Lebanese Cardinal Bechara Rai, Maronite patriarch, who headed a delegation of Mideast patriarchs, blesses a baby Aug. 20 in Irbil, Iraq. The blessing took place in one of the churches housing the more than 100,000 Christians and minorities displaced in t he country by the advance of Islamist militants. CNS photo/Mychel Akl, courtesy Maronite Patriarchate

Catholic, Orthodox patriarchs visit Irbil to support displaced Iraqis

By  Doreen Abi Raad, Catholic News Service
  • August 21, 2014

BEIRUT - A delegation of Catholic and Orthodox patriarchs visited Irbil, Iraq, to show their support and solidarity with the more than 100,000 Christians and minorities displaced in the country by the advance of Islamist militants.

Lebanese Cardinal Bechara Rai, patriarch of the Maronite Catholics, said the Aug. 20 trip was "a first step in the implementation of the statement issued by the patriarchs," referring to a special summit Aug. 7 to address the crisis facing Christians in Iraq and Syria.

"The first and essential clause in the statement is our support for Christians who have left their houses because of the Islamic State and other terrorist organizations," Rai said.

Rai left Beirut with Melkite Catholic Patriarch Gregoire III Laham, Syriac Catholic Patriarch Ignace Joseph III Younan and Syriac Orthodox Patriarch Ignatius Aphrem II. Upon their arrival in Irbil, the capital of the Kurdish region of Iraq, the prelates were joined by Chaldean Catholic Patriarch Louis Sako of Baghdad and local officials, including Kurdistan's Regional Interior Minister Karim Sinjari and Irbil Governor Nawzad Hadi.

The patriarchs visited refugees and prayed with them at three churches in Irbil hosting refugees from the Ninevah Plain. The refugees fled after being told by the Islamic State militants to convert to Islam, pay the Islamic jizya tax or be killed. Many were robbed of their possessions before being forced to flee.

"We want all the Christians, Muslims, Yezidis, Sunnis, Shiites and Kurds to stay in Iraq and not to leave because this is our homeland, this is our culture, and civilization and we do not want to part with it," Rai told reporters. "The ones who want to help us must work to stop injustice, help us end injustice and help our people regain their rights. This is what we want from the ones who want to help."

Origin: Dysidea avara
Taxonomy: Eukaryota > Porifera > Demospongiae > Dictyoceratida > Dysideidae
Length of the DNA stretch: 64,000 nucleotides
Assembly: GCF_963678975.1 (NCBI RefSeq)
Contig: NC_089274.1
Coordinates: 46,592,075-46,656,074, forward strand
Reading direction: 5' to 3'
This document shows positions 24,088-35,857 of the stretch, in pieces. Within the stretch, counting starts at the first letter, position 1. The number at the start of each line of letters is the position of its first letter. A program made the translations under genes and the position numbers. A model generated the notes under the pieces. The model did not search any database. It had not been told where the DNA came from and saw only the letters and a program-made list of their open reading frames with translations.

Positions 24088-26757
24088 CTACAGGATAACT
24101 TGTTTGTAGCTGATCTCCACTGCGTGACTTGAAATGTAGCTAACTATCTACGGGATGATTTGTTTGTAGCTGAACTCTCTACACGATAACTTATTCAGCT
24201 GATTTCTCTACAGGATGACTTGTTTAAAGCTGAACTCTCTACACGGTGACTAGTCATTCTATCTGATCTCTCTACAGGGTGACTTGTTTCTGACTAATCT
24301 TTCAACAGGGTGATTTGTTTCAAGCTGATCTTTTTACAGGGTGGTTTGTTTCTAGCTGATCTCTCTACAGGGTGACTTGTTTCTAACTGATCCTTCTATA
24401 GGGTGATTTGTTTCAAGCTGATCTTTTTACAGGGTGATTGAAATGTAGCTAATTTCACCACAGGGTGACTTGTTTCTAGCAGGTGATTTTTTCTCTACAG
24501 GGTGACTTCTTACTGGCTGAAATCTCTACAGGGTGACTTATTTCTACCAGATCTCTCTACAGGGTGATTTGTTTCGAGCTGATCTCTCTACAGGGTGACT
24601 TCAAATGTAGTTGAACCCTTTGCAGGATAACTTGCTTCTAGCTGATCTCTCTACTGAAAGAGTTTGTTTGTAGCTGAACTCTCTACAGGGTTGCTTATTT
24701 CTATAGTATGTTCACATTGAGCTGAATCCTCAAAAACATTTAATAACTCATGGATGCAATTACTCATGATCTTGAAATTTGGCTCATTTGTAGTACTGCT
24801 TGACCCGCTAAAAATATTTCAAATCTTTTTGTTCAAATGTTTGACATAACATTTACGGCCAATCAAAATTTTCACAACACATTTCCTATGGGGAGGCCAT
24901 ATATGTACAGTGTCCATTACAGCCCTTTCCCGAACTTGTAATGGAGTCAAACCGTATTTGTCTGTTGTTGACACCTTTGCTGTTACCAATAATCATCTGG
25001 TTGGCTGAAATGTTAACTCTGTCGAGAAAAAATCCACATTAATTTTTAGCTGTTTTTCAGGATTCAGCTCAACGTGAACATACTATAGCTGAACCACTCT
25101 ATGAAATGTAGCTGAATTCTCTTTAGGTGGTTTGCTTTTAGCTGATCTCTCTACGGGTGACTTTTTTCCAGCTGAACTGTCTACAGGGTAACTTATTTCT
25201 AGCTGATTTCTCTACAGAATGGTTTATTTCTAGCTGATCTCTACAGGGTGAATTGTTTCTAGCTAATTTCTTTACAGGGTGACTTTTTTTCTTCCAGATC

Later, he told them: "We cannot stand idly by and watch as evil oppresses the people. We will carry our cause to the whole world."

Lebanon's National News Agency reported that the delegation received a promise from the Kurdish authorities that Christians will be protected "until the last drop of blood."

The patriarchs stressed that their priority is for the safe return of all refugees and for Christians and minorities to be able to remain in their homeland.

"We demand that the displaced be allowed to return to their land with dignity. We will not accept anything less than that," Rai said.

In a news conference before leaving Iraq, the patriarchs expressed support for human rights, including the right of Christians to remain in their homes.

"We cannot tolerate the tragedy we have witnessed here today," said Orthodox Patriarch Ignatius. He urged UN Secretary-General Ban Ki-moon to visit the regions to determine if the displaced Iraqis could continue to live this way.

Rai said: "It is unacceptable to allow terrorist organizations to eliminate entire communities in the 21st century."

"Do not think of emigrating; safeguard your roots," the cardinal told Christians. "We are on your side and we will raise our voice to the international community to act against terrorism."

He called for "the international community to mobilize" to thwart the threat of the Islamic State and other terrorist groups."

Sako said militias were not the solution.

"Self-defense is a holy right, but forming militias will ruin Iraq," Sako said. "State security forces should defend the people."

Pope Francis has expressed concern about the Iraqi minorities and sent a special envoy, Cardinal Fernando Filoni, who skipped the papal visit to South Korea and arrived in Iraq Aug. 13.

During an Aug. 18 news conference aboard the papal plane, Pope Francis said his recent appeal to the UN to "take action to end the humanitarian tragedy now underway in Iraq" was one of a series of measures he had considered with Vatican officials, including his decision to send Filoni to meet with the region's Church and government officials and refugees.

The same day, Filoni and Sako appealed to the international community to help to liberate villages controlled by the Islamic State terrorists and to provide the displaced with international protection.

Vatican Radio also reported that Filoni met in Baghdad Aug. 19 with Iraqi President Fouad Massoum and delivered a personal letter from Pope Francis. Vatican Radio reported the president said he would respond.

Filoni was expected to arrive back in Rome Aug. 21.

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